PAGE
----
Tuesday, June 30, 2009

Don't Forget My Giveaway

Don't forget to stop by my post to sign up to win the purse. I only have one entry so far and we should keep it sporting, so be sure to leave a comment.

I want to hear from all of my readers-I love meeting people from all over the world.

Come on, guys!

Saturday, June 27, 2009

Six Years and I Still Miss You

Mom is on the left in this picture. The poor girl on the right had her tap pants on backwards. Mom joked that this was the last time she had skinny thighs.

Six years ago today I lost my best friend. My mom, Catherine Patricia O'Rourke Erickson. She was rear-ended on the Interstate on her way home from my house and after four excruciating days she left us.

Mom was born and grew up in Livingston, MT, near Yellowstone Park. She was a fun-loving girl who was well-liked by her friends. She worked mostly as a cook and was a very good one. She spent many summers cooking for the workers in Yellowstone at Mammoth. She was married twice, the first time to the love of her life, my Dad.

Life wasn't easy but she always could laugh her way through. She had customers at the cafe she worked at that would only come in if Mom was on shift. They needed their daily fix of harassment and good food.

We lived in the small town of Belgrade, Montana. Every year they hold the Fall Festival, and every year Mom would dress up and walk in the parade. She was a New Year's Baby, a fly, a duck, the Happy Hooker, an angel, an old lady on a motorcycle, a lady in a bathtub and many more I'd have to dig deep in my brain to remember. Years later I still hear her old friends and acquaintances tell me the Fall Festival will never be the same without Mom.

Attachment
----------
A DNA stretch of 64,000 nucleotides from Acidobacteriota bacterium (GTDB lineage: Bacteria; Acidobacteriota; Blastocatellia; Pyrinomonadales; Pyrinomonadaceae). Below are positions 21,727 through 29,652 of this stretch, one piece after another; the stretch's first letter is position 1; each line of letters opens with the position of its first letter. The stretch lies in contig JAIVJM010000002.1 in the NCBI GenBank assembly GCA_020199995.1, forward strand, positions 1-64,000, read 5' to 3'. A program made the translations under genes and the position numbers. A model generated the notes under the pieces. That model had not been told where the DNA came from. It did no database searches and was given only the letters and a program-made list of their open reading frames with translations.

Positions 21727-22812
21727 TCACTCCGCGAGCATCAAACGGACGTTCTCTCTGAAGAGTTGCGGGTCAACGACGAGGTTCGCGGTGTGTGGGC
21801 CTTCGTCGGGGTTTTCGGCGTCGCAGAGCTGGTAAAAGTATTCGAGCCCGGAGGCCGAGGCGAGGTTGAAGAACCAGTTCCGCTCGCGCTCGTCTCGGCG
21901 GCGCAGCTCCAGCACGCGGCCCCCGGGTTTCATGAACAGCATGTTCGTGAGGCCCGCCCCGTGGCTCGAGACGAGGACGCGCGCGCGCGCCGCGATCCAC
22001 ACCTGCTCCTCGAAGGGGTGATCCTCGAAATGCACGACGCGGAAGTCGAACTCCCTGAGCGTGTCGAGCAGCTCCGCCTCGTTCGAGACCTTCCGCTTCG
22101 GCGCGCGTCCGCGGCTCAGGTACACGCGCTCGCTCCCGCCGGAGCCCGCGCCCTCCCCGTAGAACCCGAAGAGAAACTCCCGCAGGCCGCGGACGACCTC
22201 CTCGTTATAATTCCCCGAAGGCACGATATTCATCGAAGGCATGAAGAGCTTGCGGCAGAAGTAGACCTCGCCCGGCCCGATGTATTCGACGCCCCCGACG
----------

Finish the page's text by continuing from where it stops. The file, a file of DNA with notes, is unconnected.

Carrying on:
Of course we didn't always get along perfectly, we were mother and daughter after all, but through the years we developed a closeness that most mothers and daughters would envy. We were very much alike-creative, crafty, and good cooks. We loved to take road trips together and thought nothing of driving a hundred miles to check out a fabric store or craft shop. I'd get a call, "Let's go to town and 'feel some material,'" her way of suggesting at trip to the fabric stores. Every Saturday one of us would call the other and we'd gab for at least an hour, sometimes three. I kept asking God to let me keep her for a few more years because Mom was my lifeline and my best pal. For reasons known only to Him, she didn't get to stay.

Mom, it still doesn't seem like you've gone anywhere, let alone being gone for six years already. I know you're laughing with Jesus and someday I'll see you again.

Are there fabric stores in Heaven?

In high school-approximately sixteen years old.

As a young adult-around twenty. Isn't she striking? She had thicker hair than anyone I ever knew.

Short Getaway

My brother-in-law, Harold, and his wife Judy celebrated their 51st anniversary this week with a two day trip to Yellowstone. They invited us along. I'm not sure if Judy meant for us to go along, but Harold got excited and asked Stan if we wanted to go with them and we said yes.

Wednesday afternoon they picked us up and headed for West Yellowstone, stopping for a burger at the Corral along the way. That evening we watched the Playmill Players do "Footloose." My Southern Baptist SIL thought it was awesome. We also went through the Grizzly Discovery Center.

This is Sam, a 12-year-old grizzly. He weighs over 900 pounds. He and his sister were orphaned at 6 months and have spent most of their life in the Discovery Center. Most of the bears they have are "problem bears," the ones who lose their fear of humans and raid garbage cans, etc., for food. A big share of the problem was caused years ago by tourists feeding the bears.